Creating an Attractive Front Every house facade and site have visual assets and liabilities. The well-done front yard highlights the pleasing points and masks the poor ones. All the elements of good design come into play as you arrange your component parts for the ideal front yard. But don’t be put off by the aesthetic terms — balance, scale, unity, and the like — used by designers. All are largely a matter of common sense. If a scene pleases your eye, then it’s probably well designed. If your house needs or will adapt to your desire for a special theme garden like colonial, cottage, Oriental, or Spanish, the look must begin in the front yard. Themes are successful only if you unify all the garden aspects carefully. You’ll also need to determine if your preference is for, and your site demands, a formal or informal landscape. Formal settings include strong geometric lines and architectural features, clipped hedges, and uniformly shaped plants and beds. Informal designs are marked by free-flowing, natural-looking elements. Generally, informal home styles and sloping land require less rigid landscapes. Formal houses and flat land can be treated either way. To achieve balance in a landscape, try to position elements so they give equal weight — through size, color, texture, or other aspects — to each side of a scene. How formal this weighting should be again is dictated by style of house and personal preference. Symmetrical houses often look best when each feature and plant is duplicated on the opposite side of a front walk (as long as the walk isn’t too long or too narrow). Most houses, though, are asymmetrical, since they have only one garage or drive. In this case, balance is more subtle. Perhaps a tall tree belongs on the side opposite the driveway. Achieving pleasant scale — or, keeping elements in proportion to each other — is also subtle, since plants must grow before you can be sure. Choose plants that will complement your home’s size at maturity, as well as some plants that will grow fast enough to quickly make a mark. Don’t let anything dwarf your house. The design principles of unity and simplicity often go together. Several plants of the same color and kind have more effect and give greater pleasure in a landscape than one each of several types. Use only enough variety for sustaining bloom and adding visual interest. If you want more types of plants, say for continual harvests of many kinds of fruit, try combining plants with similar or at least compatible shapes, textures, and foliage or bloom colors.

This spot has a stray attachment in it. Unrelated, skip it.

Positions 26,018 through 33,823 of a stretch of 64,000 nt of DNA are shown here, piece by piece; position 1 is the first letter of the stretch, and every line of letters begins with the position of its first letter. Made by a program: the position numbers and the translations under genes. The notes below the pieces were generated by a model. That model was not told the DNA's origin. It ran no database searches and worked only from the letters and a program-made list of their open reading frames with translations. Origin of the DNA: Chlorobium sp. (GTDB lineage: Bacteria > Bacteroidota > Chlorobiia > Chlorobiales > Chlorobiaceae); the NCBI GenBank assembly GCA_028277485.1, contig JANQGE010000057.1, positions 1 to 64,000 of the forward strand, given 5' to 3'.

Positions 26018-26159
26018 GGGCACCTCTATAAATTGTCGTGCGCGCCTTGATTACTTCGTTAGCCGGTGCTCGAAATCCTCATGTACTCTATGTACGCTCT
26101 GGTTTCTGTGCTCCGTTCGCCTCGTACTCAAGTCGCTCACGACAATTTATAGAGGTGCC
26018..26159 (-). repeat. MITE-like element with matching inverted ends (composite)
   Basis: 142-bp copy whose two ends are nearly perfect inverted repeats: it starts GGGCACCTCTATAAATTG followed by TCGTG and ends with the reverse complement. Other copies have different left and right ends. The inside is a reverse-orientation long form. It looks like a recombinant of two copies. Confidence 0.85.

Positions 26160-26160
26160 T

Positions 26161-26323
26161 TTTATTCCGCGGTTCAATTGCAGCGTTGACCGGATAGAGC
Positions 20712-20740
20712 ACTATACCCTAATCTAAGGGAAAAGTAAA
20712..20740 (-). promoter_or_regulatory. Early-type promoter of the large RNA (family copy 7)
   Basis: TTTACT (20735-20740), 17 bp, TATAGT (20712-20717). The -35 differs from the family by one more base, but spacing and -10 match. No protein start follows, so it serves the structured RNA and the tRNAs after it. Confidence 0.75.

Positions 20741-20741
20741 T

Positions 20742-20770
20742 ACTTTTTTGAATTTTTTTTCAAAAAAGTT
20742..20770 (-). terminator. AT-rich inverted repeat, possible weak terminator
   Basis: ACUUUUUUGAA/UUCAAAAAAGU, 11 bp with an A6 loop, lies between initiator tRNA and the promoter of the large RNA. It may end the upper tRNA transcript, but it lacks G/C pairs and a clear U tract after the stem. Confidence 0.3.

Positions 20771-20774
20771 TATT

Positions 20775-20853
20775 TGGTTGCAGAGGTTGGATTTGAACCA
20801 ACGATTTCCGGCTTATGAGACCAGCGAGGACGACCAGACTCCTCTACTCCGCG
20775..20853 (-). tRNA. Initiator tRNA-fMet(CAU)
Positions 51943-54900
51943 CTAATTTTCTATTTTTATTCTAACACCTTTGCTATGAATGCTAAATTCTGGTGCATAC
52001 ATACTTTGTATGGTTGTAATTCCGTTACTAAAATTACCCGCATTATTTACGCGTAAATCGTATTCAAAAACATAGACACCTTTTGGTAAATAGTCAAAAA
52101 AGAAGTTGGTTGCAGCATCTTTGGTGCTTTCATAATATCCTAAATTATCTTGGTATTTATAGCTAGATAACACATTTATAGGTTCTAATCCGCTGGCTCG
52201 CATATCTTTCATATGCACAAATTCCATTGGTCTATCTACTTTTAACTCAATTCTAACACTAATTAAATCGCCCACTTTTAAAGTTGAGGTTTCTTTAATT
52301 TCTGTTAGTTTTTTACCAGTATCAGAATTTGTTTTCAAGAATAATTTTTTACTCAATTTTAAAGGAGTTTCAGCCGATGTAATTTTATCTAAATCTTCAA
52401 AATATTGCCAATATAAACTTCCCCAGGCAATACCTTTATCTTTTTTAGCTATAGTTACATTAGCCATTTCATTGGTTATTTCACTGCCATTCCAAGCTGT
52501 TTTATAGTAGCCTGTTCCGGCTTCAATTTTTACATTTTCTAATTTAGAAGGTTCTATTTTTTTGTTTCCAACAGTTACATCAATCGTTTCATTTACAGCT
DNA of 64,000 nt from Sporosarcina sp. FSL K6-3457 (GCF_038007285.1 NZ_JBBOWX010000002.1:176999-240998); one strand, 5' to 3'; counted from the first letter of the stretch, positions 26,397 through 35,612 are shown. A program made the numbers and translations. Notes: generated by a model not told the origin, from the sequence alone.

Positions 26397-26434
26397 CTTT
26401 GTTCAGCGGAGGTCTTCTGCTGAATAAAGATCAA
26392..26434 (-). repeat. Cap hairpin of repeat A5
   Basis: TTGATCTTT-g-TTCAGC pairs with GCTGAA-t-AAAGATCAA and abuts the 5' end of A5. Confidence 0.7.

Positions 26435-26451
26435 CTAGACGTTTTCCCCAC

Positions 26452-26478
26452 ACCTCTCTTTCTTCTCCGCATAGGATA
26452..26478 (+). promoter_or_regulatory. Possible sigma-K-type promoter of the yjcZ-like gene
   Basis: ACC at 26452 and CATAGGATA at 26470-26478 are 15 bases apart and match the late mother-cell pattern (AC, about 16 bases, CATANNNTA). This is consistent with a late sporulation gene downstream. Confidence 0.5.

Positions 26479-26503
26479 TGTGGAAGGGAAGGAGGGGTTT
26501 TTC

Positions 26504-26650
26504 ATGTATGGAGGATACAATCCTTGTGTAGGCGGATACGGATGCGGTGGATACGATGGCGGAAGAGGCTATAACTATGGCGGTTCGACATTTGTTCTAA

Front Yard Landscape Ideas

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Assess Your House from the Outside Standard plantings fora one-story house oftenlack design. Here thesmall shrubs make the houselook drab and out of place. The builder’s bit of lawn, two trees, and few foundation shrubs fall far short of the existing possibilities. Streetscaping is an excellent investment in both present enjoyment and future value. A pleasant view from the street gives a sense of individual pride and accomplishment. And it adds greatly to your property’s value by setting the yard apart and making it beautiful. The first thing to do when planning a new front yard is to recognize your bias. The satisfaction of returning home and that you see your front yard from inside the house can skew your feelings about how your yard looks to the public. For a more honest assessment, walk down the street, then turn back. Do the same from the other direction. Also, get in your car and approach your house slowly from each direction.